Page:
Great Commandment [Gr. entole megale], in Christian thought, refers to the question asked of Jesus in Matt 22.36, “Teacher, which commandment in the law is the greatest?”, often translated, “Which is the great commandment in the law?” (cf. parallel passages in Mark 12.29-33; Luke 10.26-27) and to Jesus’ answer, “You shall love the Lord your God with all your heart, and with all your soul, and with all your mind. This is the greatest and first commandment” (Matt 22.37-38). What is surprising about Jesus’ answer is that he does not refer to a specific commandment of the Decalogue, that is Ten Commandments. Instead, Jesus’ answer refers back to several Old Testament passages from Deuteronomy, specifically 6.5; 10.12; 30.6. Jesus also goes on in his answer to cite Lev 19.18 which he refers to as the as “the second” great commandment. The implication for Christian ethics is that love for God and love for others cannot be separated. Matthew does not relate any further discourse between the questioner and Jesus though Mark 12.32-34 records that the questioner, a scribe, agrees with Jesus, adding that these two are “much more important than all whole burnt offerings and sacrifices.”
This question is asked of Jesus in the context of a series of controversies recorded by Matthew between Jesus and the Jewish leaders. This question is the second in a series of three whose apparent aim is to trip Jesus with regard to the fulfillment of the Law. Had Jesus not responded to this test appropriately, his Jewish opponents could have accused him of trying to abolish all or parts of the Law. While Deut 6.5 and Lev 19.18 (the basis for the second part of Jesus’ answer) were often quoted together for purposes of rabbinical ethical discussion, Jesus’ use of them as a summary for all the law and the prophets was new and creative. It was also a brilliant answer to the Pharisees who tested him because it allowed Jesus to go beyond the mere external requirements of the law to the inward devotion and commitment required of those who sought to live righteously before God rather than simply to impress others.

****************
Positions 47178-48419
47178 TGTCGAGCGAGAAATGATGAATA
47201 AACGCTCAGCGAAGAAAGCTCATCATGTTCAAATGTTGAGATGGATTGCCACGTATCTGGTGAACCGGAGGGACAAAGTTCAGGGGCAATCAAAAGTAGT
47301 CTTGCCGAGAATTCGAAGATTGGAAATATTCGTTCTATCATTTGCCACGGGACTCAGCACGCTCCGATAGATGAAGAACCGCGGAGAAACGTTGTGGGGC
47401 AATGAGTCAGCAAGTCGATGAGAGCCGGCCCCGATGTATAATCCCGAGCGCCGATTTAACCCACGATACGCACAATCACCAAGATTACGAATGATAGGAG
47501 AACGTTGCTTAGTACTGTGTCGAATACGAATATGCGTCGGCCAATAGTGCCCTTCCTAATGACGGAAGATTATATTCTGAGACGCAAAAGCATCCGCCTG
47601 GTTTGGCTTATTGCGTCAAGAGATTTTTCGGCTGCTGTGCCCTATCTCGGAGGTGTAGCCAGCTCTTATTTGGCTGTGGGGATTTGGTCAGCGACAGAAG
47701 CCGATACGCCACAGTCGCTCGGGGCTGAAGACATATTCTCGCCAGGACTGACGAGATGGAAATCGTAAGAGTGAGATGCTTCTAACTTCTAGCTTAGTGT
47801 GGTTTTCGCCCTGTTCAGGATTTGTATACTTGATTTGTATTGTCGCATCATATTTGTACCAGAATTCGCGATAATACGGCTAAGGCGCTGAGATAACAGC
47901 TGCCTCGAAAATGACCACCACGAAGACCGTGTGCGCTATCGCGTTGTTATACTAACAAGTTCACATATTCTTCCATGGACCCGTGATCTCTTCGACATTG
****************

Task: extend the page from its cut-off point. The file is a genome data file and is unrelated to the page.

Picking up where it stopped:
These two great commandments are related to what are known as the “Two Tables of the Law”. The first four commandments make up the first table which relate a person’s duties to God and so include prohibitions against idolatry (inward or outward) in the commandments one and two, a prohibition against dishonoring God’s name in commandment three, and a command to observe the Sabbath in commandment four. The second table of the law explains a person’s duties to their fellow human beings in commandments 5-10 which begins with a commandment to honor parents, which is the foundation of all order in society, and continues through prohibitions against such things as adultery, theft, and covetousness. Jesus also provides, in Matt 7.12, a summary of the Law that relates to this second table of the law).
The Great Commandment is not alluded to as such in the rest of the New Testament or in early Christian literature except in Didache 1.2.
In Jewish thought, the Great Commandment is the second greatest commandment stated above, commonly referred to as “The Golden Rule” or “ethical reciprocity”. Rabbi Hillel (110BCE-10CE), who lived before Jesus, cited Lev 19.18 as the great commandment in Talmud, Shabbat 31a, the “Great Principle”. (The Talmud is the written collection of rabbinic teaching on the Jewish Law).
Paul’s use of the Jewish form of the great commandment, “You shall love your neighbor as yourself” in Rom 13.9 and Gal 5.14 demonstrates his background in or familiarity with rabbinic thought.